(This blog first appeared on Alan Hirsch’s blog site 5Q)
Starting a church in a Starbucks in Europe, or in the open air at Bixby Park in downtown Long Beach, or doing open mic nights in a gay coffee house make for some crazy stories to tell. But there are crazier stories that almost happened, but thankfully never were.
The reason these stories will never be told has to do with the counterbalance that I need to as an apostolic leader.
As an apostolic serial church planter, I’m always looking to push the boundaries, and mobilize the church to the frontline of mission. But this could run the risk of getting me into tons of trouble were it not for the other leaders who make up the Ephesians 4:10.
For instance, there was the time in Europe when I was eager to start a church in a truck stop off a major motorway, meeting in the rest stop, and doing church in the coffee house. I’d talked to the manager and gotten approval. Everything was all lined up, and then one of the shepherds on our leadership team piped up. “Peyton, what about the children?” I’d already thought that one out, and my response was quick. “There is a ball pit in the Burger King. That should keep them busy.”
Needless to say, they had to reign me in.
There was also the time that I wanted to buy a gas station on the corner in one of Long Beach’s most deadly neighborhoods, and meet in the open air despite drive-by shootings. Yeah, that didn’t happen, thanks to the balance of our team.
When Paul describes the gifts in Ephesians 4, he mentions that the body grows through their leadership, and that each of the 5 roles pulls and tugs on the body, pulling on it until it fills the Jesus-shaped hole left by the ascension. As Christ was taken out of the world, he sent these gifts to re-fill the world with himself. As I pull on a local body with my apostolic gifting, I develop the apostolic part that lays dormant within each and every Christian.
But my strength can also become a weakness. If all you have pulling on a congregation is the apostolic, then your church becomes a mission station.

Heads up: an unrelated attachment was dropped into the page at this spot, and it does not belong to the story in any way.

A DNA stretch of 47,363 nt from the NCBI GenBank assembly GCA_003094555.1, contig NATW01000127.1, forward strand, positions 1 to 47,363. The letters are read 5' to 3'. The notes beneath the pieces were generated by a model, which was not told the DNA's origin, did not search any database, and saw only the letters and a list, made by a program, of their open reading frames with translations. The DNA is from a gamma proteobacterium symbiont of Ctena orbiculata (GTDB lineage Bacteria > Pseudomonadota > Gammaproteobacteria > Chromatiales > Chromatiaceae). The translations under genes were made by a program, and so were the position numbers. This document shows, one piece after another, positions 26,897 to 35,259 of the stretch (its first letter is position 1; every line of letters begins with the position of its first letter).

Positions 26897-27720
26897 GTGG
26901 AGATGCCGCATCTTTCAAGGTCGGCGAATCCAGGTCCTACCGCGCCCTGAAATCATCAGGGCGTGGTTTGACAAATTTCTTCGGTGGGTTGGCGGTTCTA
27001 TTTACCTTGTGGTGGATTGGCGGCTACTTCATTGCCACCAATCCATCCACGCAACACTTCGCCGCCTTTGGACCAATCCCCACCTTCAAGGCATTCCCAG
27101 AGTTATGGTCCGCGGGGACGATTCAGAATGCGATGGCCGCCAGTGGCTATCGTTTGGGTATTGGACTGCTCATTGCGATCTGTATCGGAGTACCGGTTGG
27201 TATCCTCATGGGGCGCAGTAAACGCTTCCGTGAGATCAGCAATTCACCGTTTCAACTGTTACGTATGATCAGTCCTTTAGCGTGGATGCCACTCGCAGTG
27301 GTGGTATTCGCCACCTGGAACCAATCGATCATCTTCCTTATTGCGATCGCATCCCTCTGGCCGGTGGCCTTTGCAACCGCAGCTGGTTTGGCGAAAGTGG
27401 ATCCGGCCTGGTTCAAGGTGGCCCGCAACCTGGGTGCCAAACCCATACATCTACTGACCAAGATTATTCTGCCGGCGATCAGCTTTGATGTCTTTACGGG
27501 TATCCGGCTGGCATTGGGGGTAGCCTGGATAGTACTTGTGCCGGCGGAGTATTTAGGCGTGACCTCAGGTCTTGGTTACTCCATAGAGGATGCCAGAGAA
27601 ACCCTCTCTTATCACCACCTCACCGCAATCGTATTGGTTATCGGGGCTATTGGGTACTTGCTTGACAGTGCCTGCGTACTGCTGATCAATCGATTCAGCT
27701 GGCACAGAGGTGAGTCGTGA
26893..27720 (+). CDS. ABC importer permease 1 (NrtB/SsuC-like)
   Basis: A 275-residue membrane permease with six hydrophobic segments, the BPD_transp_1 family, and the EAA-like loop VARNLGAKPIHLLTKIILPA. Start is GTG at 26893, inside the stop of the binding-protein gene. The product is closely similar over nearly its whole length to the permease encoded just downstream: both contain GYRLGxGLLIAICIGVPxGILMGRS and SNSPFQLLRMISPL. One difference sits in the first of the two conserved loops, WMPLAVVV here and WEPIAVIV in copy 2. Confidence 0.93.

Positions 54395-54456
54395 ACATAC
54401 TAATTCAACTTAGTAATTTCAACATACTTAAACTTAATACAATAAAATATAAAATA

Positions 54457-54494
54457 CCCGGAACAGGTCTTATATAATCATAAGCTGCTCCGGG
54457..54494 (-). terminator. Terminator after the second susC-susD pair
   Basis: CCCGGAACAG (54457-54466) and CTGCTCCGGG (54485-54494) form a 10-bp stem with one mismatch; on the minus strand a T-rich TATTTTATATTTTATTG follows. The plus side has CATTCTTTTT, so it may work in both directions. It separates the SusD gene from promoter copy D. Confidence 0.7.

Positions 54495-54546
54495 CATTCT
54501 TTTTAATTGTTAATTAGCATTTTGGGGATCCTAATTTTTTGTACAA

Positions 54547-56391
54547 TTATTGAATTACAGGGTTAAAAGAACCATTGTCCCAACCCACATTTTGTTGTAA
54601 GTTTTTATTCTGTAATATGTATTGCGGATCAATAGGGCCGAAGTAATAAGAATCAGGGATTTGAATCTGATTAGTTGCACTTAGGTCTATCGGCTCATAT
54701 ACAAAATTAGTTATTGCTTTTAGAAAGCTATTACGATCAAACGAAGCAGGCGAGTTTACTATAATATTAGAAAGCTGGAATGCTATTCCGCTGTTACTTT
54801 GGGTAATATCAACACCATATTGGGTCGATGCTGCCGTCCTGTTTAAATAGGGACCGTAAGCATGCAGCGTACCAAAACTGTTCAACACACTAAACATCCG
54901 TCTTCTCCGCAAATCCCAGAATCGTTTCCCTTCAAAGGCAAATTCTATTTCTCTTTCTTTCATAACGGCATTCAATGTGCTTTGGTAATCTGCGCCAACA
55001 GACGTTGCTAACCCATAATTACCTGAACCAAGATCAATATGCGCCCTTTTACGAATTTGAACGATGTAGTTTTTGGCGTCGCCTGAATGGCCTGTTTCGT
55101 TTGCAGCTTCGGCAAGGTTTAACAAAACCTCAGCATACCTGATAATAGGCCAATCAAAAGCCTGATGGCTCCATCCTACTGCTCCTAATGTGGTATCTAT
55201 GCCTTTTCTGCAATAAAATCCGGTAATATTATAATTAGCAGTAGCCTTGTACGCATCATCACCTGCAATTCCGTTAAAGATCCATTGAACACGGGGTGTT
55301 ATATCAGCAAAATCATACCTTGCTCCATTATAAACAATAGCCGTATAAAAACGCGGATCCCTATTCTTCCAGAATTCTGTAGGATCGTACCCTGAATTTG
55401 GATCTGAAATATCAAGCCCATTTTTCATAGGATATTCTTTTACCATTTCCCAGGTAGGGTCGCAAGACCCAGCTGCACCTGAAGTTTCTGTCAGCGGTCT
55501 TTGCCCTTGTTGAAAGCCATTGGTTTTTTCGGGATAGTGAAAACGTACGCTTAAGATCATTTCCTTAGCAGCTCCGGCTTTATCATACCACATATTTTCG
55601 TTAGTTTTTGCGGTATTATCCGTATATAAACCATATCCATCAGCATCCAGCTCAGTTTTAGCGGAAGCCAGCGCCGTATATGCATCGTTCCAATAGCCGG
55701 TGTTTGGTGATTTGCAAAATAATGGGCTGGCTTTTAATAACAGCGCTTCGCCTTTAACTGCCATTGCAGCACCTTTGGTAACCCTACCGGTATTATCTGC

If all you have pulling on a congregation is the prophetic leader, the church becomes a circus.
If all you have pulling on a congregation is the evangelist, then the church becomes a stadium crusade (I see that hand brother!).
If all you have pulling on a congregation is the shepherd, then the church becomes a counseling session.
If all you have pulling on a congregation is the teacher, then your church becomes a classroom, and when we multiply them, we call them campuses.
Together we become those who bring balance to the force, but on our own, we turn the church down the path to the dark side.
No matter how great our gift, how strong our call, if we aren’t balanced by those God has put with us, we distort the body of Christ until it no longer looks like Jesus, but becomes “twisted…more machine than man”.
God hardwired the 5 gifts to balance one another out.
For example, the whereas the Apostle and Prophet work very well in tandem together, they don’t balance each other.
Same with the shepherd and teacher.
The apostle and prophet are both radicals, whereas the shepherd and teacher are both conservatives.
We need both, as evidenced by my personal examples, but remember that God overbalanced Christianity with a ratio of 3:2 of radicals to conservatives by throwing the evangelist in there. He’s the radical in the bunch that is balanced by all. Each pulls on him from either side. If I made diagrams, it would show the other four pulling on him. There may be no balancing an evangelist anyways. It takes four to keep him under raps.
Nonetheless, the perfect balance to the apostle is the shepherd. Whereas the balance to the prophet is the teacher.
The apostle and shepherd balance each other because the apostle always mobilizes the body to focus out, and the shepherd mobilizes them to take care of what’s within. One is wired for health, the other for impact. As they each should be.
The prophetic leader and teacher are perfect counterbalances. The prophet needs to make sure that things are constantly being tested against scripture, validated, and safe to believe in. Teachers need prophetic leaders to help them avoid simply becoming people who lecture about things that they never experience.
The more that we study the APEST model, the more genius we find in it. I’m particularly grateful to Alan for what he has so meticulously researched and put into words, what I’ve learned by experience. Alan has truly done the church a great service by providing us with new language to express what Jesus has been up to all along, and reading 5Q has been like watching the next Star Wars sequel to find out more about the balance that Christ has brought to the church.
Buy Peyton’s newest book “Reaching The Unreached: Becoming Raiders of the Lost Art” over on Amazon.com. You can also download a free chapter and watch a cool trailer for the book HERE or click the image below.